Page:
Know Your Bible

VOL. 5                           June 18, 2006                           NO. 22

The Da Vinci Code #4

The Sacred Feminine

    The theme of "the Sacred Feminine" is interwoven throughout Dan Brown's best-selling novel, The DaVinci Code. This motif is joined with that of the quest of the Holy Grail. All who have read the exploits of King Arthur and his Knights of the Round Table are familiar with that legend. But according to Brown's novel, those guys got it all wrong. The Holy Grail was not the chalice that Jesus used at the last supper. Not at all. It was the womb of Mary Magdalene in which the offspring, the royal blood of Jesus Christ, was borne.

    The Internet has numerous sites devoted to the Sacred Feminine. Radical feminists and new agers are enamored with this fantasy. Without belaboring the story line of the novel (anyone interested can get the book from the library or borrow the copy that I bought at a yard sale), this theory has it that goddess worship was very much a part of Judaism and primitive Christianity. The goddess took the forms of Isis in Egypt, Ishtar in Babylon, Asherah in Canaan, Aphrodite in Greece, and Venus in Rome. In the early church it was manifested in Mary Magdalene.

    Leigh Teabing, the fictional scholar of the novel, asserts: "The early Jewish tradition involved ritualistic sex. In the Temple, no less. Early Jews believed that the Holy of Holies in Solomon's Temple housed not only God but also His powerful female equal, Shekinah" (pg. 309).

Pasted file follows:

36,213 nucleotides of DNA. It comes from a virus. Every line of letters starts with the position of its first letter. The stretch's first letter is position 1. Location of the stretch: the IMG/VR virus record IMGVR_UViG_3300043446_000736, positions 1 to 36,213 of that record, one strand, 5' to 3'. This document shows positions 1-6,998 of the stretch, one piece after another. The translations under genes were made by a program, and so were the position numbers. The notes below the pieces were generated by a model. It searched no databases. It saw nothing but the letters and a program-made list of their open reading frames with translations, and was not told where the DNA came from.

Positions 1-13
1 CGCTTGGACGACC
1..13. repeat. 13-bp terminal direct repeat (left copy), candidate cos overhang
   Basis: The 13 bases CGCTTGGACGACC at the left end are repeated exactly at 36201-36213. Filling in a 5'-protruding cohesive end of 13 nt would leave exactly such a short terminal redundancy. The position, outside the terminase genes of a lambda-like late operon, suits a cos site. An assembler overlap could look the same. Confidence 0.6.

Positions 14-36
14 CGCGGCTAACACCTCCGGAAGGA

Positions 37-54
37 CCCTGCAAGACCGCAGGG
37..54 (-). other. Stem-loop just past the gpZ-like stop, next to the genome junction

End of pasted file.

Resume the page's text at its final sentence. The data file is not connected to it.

The most sophomoric Bible student would surely shake his head in amazement at the ignorance manifested in this statement! The term "Shekinah" in the Hebrew Old Testament describes the glory of God, not a divine consort. Furthermore, monotheism, the belief in and worship of the one God, was the most fundamental tenet of Jewish theology. The sexual practices of pagan idolatry were constantly forbidden and renounced by the law and the prophets.

    The DaVinci Code claims that the church "demonized sex" while the pagan religions exalted it as a sacrament. The estrangement between the character, Sofie Neveu, a French police officer and code breaker, and her grandfather, a curator of the Louvre in Paris, was occasioned by a lurid ritual of pagan sex that Sofie chanced to witness, which involved her beloved grandfather and guardian. This was later explained to her and to readers of the novel as a good thing for it was simply the "hieros gamos orgy", the ritualistic sex between priests and priestesses to promote fertility.

    While there may be some truth in the charge that sex was "demonized" by the church following the first century, the Bible regards it as a wonderful gift from God. But God has clearly defined the boundaries of sexual relations: "Marriage is honorable among all, and the bed undefiled; but fornicators and adulterers God will judge." (Heb. 13:4, NKJV). Pagan orgies will only multiply the problems that our world is already suffering from the Sexual Revolution including AIDS and other sexually transmitted diseases.